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I had waited a long, long time for this. It has been 6 long years since I have stepped foot in my native homeland, more than 7 years since I lived there. Thailand has been fun but one needs a reality check – and 6 years away from home has been far too long.
As anyone who stays in Thailand for a length of time knows, despite your efforts to prevent it from happening, you slowly go native. You can fight it as much as you want, but being immersed in Thailand for so long means it's inevitable. It starts off with somewhat innocuous aspects of life. You start to use public transport more and more as opposed to walking. You can't go a day without a rice based meal. Perhaps more developed symptoms include failure to hold a door open for someone following you through or perhaps inadvertently spitting out alai na when someone says something that you didn't catch, in English! If it has got to an advanced stage you have no qualms about picking your nose and examining the contents in front of all and sundry on the skytrain.
I've fought it as best I could, and I most certainly do not pick my nose on the skytrain, or even in the privacy of my own apartment for that matter, but the symptoms are there that I am just another of many who has slowly been going native. I still hold the door open for people coming behind me but a day without rice, oh, that'd be like a day without food!
But going native is not the only evil of a long period in Thailand without a break. There is also the growing cynicism that one develops which unfortunately has, at times, shone through in the column. Many people have told me that a trip back to New Zealand would re-invigorate my interest in Thailand and I'd be running back to Thailand from NZ as fast as I could.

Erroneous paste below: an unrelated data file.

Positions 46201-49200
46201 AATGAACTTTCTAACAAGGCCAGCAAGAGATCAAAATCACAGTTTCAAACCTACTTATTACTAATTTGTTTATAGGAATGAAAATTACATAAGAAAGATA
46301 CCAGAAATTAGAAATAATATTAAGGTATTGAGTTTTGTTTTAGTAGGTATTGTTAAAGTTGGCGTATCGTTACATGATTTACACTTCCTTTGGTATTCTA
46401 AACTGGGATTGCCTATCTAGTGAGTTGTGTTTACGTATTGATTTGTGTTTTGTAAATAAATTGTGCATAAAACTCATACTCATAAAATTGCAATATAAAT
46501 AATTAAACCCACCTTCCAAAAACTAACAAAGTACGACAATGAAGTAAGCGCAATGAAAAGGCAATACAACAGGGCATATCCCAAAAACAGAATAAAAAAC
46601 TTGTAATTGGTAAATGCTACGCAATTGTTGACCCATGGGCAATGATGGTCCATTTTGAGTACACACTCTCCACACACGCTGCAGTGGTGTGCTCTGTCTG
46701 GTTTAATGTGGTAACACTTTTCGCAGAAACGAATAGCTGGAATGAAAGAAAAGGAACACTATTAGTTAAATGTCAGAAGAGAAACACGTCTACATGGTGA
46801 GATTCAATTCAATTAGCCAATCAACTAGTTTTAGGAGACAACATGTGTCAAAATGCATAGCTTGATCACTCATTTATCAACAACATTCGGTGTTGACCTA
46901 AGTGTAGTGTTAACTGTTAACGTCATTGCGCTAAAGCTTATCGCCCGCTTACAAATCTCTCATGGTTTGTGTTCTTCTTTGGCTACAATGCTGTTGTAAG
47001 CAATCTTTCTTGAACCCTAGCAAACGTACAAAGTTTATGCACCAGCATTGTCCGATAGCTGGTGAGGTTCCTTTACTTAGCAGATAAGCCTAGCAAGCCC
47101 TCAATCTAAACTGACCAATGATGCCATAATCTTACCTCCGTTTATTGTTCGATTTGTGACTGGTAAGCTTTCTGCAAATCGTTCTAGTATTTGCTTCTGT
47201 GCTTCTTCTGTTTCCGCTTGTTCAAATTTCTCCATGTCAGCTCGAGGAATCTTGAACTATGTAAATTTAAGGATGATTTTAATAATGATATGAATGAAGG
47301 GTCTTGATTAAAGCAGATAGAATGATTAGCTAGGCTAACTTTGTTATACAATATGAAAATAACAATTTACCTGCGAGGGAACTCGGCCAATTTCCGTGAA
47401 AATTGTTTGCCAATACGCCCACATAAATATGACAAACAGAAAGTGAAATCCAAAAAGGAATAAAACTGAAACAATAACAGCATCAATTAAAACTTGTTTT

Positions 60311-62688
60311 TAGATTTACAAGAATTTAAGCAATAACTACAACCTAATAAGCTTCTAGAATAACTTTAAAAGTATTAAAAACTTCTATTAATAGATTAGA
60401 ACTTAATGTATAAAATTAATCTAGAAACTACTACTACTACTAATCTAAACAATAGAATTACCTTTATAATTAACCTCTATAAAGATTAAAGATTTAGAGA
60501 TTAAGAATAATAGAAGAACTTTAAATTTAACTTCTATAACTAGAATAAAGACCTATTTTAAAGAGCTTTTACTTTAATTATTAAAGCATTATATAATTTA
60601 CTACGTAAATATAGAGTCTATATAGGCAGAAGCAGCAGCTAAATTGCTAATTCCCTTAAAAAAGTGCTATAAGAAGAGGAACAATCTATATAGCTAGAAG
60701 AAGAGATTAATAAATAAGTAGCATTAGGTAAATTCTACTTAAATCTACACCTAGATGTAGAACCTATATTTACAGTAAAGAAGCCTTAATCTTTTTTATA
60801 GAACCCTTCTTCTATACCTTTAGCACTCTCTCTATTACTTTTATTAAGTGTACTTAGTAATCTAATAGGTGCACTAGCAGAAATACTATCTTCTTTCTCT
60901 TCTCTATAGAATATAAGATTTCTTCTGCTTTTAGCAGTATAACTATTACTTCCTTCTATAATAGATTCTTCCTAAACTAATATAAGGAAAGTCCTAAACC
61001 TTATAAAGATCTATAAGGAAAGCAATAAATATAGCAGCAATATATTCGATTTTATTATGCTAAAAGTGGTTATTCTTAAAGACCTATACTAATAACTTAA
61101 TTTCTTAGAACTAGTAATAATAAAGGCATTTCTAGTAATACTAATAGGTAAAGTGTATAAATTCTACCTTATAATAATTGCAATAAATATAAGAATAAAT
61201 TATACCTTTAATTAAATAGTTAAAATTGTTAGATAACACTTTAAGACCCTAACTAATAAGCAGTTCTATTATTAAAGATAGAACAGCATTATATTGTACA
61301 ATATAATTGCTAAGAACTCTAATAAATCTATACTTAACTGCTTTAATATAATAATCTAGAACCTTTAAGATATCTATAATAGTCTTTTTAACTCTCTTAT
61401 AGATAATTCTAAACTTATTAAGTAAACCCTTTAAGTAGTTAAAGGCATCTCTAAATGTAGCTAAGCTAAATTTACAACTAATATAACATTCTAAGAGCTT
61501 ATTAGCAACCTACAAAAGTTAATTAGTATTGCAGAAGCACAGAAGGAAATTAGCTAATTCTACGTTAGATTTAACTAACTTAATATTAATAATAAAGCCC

So, after 6 long years, I finally made it back to the West this week. From the very moment I got off the plane, the impressions were positive. The weather was pleasant, not too hot nor too cold. People were smiling and seemed genuinely pleasant and friendly. Everything operated in a manner in which you would expect it would. Things not only worked, they were efficient. We were through the airport in record time and the 25 km journey from the airport to home was covered in less than half an hour. The roads were clean, people drove at modest speeds and most cars actually seemed to have indicators that worked, unlike Bangkok. How a city can have so many cars with faulty indicators I'll never know.
So, the first hour in country down and the feeling was good. Very good in fact.
After a rest, we decided to go for a wander around the local shopping mall. It had been done up since I was last in country and everything had changed. A lot. In a not particularly special suburban mall in a not particularly multi-cultural part of town, it was only a few minutes before we heard the familiar sound of a bunch of Thais nattering away in their bird song like language. Several thousand kilometres from their homeland, Thais had infiltrated suburban New Zealand.